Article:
Today we're introducing our other favorite tool for testing website performance, Google Lighthouse (from here we'll just call it Lighthouse). Lighthouse measures page experience aspects including accessibility, performance, SEO, and Progressive Web Apps for both desktop and mobile devices.
Lighthouse is the engine behind web.dev/measure and PageSpeed Insights, the service is also available in Chrome DevTools, via npm, or as a web browser extension in Chrome and Firefox. At time of writing Lighthouse is up to version 6, marking the introduction of Web Vitals as the basis for scoring. If you are unsure which version of the tool you are using, then scroll right to the bottom of the report it generates where it will state the version.
Lighthouse generates its report by simulating a specific device and network speed, rather than running at the full speed off your computer. The rationale is that since speed issues are much more noticeable on slower devices, and not everyone has the latest gadget, or is necessarily on a fast internet connection, you should try to ensure a good load experience for all users. The current simulated mobile device is a Moto G4 on a ~1.5 megabit connection. For reference, it would take over 5s to download 1mb of data at this speed, if your page weight is typical, ie over 2.5mb, then you're not going to score well.
How to use Google Lighthouse
There are two ways you can run a Google Lighthouse report:
- In your local browser and;
- Online via web.dev/measure or Peagespeed Insights.
We recommend running Google Lighthouse in your local browser, as the online versions operate out of the US. If your website and customers are elsewhere, then the extra network latency can have a negative influence on the report scoring.
For the purpose of this article we will focusHere we'll focus on running Lighthouse from within Chrome DevTools. To do this click on the three vertical dots in the top right-hand corner, then select 'More Tools', then 'Developer Tools'.
The developer tools will then be displayed, along the top of the tools window are a number of tabs, select the 'Lighthouse' tab.
Since we're only interested in performance, make sure only the Performance category is ticked, you also want to make sure 'Clear storage' is ticked (in the top left) to simulate a first load of your site. Finally, choose the device you want to report on, a Mobile or Desktop, and click 'Generate report'.
Whilst the report is being generated, it is important you don't do anything else on your computer, or have it busy doing something in the background, otherwise, the score will be negatively affected.
Understanding the Score
Once the report has finished you'll see a performance summary, like this mobile one we ran on Peakhour.io while we were developing the website:
Scoring in version 6 is based on Google's web vitals which are metrics that indicate a good user experience, and Webpagetest's speed index, a measurement of the visual loading performance. Each metric is colour coded according to whether it is good, ok, or bad. If the measurement is good you get a green circle to the left, if it's ok you get an orange square, if its bad you get a red triangle.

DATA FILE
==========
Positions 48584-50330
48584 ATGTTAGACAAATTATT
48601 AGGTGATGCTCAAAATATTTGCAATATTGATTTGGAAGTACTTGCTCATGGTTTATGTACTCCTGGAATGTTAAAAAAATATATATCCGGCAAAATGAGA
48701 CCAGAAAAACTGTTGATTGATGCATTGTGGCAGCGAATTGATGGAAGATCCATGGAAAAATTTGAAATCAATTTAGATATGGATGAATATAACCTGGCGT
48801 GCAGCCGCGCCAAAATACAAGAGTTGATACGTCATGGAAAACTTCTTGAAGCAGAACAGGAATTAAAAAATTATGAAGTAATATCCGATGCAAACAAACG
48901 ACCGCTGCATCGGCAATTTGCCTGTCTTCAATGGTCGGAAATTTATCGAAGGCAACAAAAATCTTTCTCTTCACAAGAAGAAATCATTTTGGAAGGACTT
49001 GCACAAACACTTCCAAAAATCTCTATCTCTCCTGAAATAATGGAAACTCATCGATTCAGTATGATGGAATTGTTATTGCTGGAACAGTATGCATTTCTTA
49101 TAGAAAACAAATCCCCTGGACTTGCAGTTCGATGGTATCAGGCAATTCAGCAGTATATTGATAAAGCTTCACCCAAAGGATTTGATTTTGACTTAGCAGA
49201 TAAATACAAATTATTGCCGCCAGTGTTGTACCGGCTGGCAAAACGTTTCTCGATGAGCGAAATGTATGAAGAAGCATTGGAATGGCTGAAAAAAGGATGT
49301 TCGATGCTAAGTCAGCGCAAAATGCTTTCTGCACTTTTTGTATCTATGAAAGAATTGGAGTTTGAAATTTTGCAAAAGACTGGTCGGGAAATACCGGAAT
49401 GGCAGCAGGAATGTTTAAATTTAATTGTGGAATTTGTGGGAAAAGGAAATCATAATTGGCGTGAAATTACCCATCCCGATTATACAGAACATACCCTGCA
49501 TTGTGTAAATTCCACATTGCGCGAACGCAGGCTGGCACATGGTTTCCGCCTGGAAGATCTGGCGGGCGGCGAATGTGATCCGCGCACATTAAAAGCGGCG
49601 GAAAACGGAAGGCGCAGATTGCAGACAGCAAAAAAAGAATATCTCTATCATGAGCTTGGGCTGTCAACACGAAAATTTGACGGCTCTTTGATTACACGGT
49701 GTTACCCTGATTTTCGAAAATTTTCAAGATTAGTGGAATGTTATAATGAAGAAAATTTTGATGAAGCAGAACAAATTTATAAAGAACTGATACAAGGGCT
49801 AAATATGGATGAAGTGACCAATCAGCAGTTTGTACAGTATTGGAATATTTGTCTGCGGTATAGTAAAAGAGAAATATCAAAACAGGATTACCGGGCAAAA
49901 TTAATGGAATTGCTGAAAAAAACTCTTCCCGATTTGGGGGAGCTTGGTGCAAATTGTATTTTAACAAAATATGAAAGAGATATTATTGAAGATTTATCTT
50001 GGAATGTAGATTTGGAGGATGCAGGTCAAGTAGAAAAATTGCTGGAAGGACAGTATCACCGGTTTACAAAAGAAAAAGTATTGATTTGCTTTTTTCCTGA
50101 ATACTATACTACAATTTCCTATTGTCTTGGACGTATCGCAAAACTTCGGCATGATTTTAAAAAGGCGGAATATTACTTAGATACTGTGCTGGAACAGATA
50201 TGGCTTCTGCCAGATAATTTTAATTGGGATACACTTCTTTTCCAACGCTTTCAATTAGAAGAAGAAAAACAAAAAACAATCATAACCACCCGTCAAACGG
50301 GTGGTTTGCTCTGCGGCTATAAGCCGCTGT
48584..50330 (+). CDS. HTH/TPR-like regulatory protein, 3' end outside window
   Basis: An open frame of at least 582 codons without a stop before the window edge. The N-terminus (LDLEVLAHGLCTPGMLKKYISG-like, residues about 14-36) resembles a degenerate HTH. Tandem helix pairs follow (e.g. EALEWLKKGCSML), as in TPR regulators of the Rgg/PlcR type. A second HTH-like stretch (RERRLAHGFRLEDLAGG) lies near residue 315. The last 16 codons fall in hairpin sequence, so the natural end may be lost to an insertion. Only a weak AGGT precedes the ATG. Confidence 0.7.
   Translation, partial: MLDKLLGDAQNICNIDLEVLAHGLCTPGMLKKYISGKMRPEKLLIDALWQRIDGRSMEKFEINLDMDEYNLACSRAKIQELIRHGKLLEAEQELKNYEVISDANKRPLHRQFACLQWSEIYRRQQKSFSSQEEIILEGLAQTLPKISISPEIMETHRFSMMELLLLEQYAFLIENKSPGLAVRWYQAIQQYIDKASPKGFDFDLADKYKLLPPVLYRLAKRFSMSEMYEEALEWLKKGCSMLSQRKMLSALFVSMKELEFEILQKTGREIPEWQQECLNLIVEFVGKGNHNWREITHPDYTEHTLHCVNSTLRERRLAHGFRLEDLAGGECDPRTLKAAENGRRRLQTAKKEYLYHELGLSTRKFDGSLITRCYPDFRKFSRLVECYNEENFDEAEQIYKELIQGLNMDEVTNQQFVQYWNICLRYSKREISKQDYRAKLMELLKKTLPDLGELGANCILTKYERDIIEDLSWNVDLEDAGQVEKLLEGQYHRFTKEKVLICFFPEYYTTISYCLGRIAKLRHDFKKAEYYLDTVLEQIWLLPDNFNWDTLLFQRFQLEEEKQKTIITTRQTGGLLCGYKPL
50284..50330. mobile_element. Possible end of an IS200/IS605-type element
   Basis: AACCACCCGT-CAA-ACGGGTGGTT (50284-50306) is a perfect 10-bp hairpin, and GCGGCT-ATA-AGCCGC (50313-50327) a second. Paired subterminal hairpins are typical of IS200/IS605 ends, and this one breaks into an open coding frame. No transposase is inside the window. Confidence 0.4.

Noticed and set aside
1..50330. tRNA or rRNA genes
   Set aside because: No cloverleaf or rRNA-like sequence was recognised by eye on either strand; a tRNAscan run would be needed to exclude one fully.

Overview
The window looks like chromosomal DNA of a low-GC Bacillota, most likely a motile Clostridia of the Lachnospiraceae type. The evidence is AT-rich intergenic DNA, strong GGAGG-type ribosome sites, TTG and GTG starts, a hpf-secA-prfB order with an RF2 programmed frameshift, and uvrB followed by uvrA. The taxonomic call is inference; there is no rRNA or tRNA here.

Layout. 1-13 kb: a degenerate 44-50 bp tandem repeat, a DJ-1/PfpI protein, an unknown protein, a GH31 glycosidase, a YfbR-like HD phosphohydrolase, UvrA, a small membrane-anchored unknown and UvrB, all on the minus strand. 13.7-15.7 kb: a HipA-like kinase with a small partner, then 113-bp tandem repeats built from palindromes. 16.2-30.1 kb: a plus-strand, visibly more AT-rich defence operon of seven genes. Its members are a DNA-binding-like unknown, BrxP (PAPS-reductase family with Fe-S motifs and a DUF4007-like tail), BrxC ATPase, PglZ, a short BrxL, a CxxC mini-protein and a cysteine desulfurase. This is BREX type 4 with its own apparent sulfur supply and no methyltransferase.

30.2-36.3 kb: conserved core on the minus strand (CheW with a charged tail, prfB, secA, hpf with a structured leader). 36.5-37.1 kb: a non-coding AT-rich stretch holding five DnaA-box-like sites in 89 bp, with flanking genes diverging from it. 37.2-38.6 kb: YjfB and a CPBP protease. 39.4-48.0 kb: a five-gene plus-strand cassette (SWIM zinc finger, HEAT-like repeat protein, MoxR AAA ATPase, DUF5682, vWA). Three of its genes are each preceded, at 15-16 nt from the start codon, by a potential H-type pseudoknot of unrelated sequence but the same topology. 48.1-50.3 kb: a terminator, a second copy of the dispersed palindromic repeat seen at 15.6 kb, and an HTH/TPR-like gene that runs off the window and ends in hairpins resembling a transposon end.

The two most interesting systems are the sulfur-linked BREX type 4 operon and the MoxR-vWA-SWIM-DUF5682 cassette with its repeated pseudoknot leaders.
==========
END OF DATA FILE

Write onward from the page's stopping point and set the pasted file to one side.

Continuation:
Each raw metric (the number listed in the report) is compared to real website performance data sourced from the HTTP archive and converted into a score out of 100. This is done by grading the reference data on a curve, so if your website performs in the top 8% of websites it gets a score of 90, similarly if it scores in the top 25% it gets a score of 50. If you are interested in the technical details, Google has indepth explanations of the scoring at web.dev
Each metric is assigned a weight, the scores are then tallied into one overall number based on the weighting. Here is a breakdown of the test we just ran (in the screen shot above), obtained by clicking on the 'See Calculator' link you can see between the Metrics section and the screen shots (in the above screenshot):
79 is pretty good for a mobile device! However, we did run it several times and obtained scores between 60 on the low end, and 85 on the high end. Scores can fluctuate widely, even when testing on the same device repeatedly. Reasons for this include:
- Small differences in internet performance.
- Your computer cpu load when performing the test.
- Web server variability.
Again, Google have in-depth documentation around what might be causing this.
If your site loads slowly then the Lighthouse report will list some addressable reasons in the opportunities section of the report.
In this case the main bottleneck appears to be a font loaded from Google Fonts, this is delaying the rendering of our page by a significant 1.3s.
The diagnostics section provides further useful information that can be further used to improve load times.
Here we have a a few small problems, mainly associated with the development status of our site.
web.dev and Pagespeed Insights
If you do choose to run your report online we recommend using Pagespeed Insights.
In addition to the generated report, Pagespeed Insights also shows you Field Data for the page you are testing, and an Origin Summary for all pages on the website.
This is real world data gathered by Chrome users that have opted into allowing Google to gather their data, however if your site isn't very busy then Google might not have any data to share. While it is not truly representative it is still useful information and can often paint a very different story to your Lighthouse score.
Because user and page experience are so important for the success of any website, constantly measuring and identifying issues is critical. Lighthouse is a great tool for identifying issues that affect your website performance, and when used in conjunction with Webpagetest.org, you'll be a long way along to being able to provide a superior experience for your users. Next we'll be covering common issues that can slow down a website, so stay tuned.